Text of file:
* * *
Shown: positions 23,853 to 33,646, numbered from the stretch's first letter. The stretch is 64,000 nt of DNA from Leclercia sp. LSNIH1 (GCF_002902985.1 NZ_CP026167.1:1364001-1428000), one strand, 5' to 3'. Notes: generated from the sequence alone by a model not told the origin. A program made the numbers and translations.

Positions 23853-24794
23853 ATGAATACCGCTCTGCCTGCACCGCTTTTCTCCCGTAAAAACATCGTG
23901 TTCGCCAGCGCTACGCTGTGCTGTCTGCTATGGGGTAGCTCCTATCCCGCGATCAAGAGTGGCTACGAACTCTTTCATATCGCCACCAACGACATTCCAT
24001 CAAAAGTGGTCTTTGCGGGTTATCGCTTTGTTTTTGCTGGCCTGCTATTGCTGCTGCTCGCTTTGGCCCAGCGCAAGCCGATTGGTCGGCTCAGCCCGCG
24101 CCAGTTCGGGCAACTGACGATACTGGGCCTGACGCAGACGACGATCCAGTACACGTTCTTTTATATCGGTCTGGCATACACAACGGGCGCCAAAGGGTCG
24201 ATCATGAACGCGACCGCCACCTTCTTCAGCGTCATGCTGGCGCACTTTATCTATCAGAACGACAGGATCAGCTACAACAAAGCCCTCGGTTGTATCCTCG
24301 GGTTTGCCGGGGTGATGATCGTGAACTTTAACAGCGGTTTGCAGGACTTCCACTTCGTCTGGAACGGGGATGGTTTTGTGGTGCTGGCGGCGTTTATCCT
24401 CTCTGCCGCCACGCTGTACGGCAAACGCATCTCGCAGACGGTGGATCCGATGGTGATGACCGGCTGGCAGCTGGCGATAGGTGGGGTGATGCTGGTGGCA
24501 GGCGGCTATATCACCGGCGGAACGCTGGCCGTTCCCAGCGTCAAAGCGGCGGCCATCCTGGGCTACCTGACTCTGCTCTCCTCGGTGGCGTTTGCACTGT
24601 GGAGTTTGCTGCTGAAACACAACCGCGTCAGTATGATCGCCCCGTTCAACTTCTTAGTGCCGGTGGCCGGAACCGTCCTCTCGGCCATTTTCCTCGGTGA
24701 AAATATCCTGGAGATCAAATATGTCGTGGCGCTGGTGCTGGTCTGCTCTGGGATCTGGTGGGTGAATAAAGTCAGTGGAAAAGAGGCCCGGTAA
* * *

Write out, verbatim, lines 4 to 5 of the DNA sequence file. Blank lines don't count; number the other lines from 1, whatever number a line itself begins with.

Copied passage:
23901 TTCGCCAGCGCTACGCTGTGCTGTCTGCTATGGGGTAGCTCCTATCCCGCGATCAAGAGTGGCTACGAACTCTTTCATATCGCCACCAACGACATTCCAT
24001 CAAAAGTGGTCTTTGCGGGTTATCGCTTTGTTTTTGCTGGCCTGCTATTGCTGCTGCTCGCTTTGGCCCAGCGCAAGCCGATTGGTCGGCTCAGCCCGCG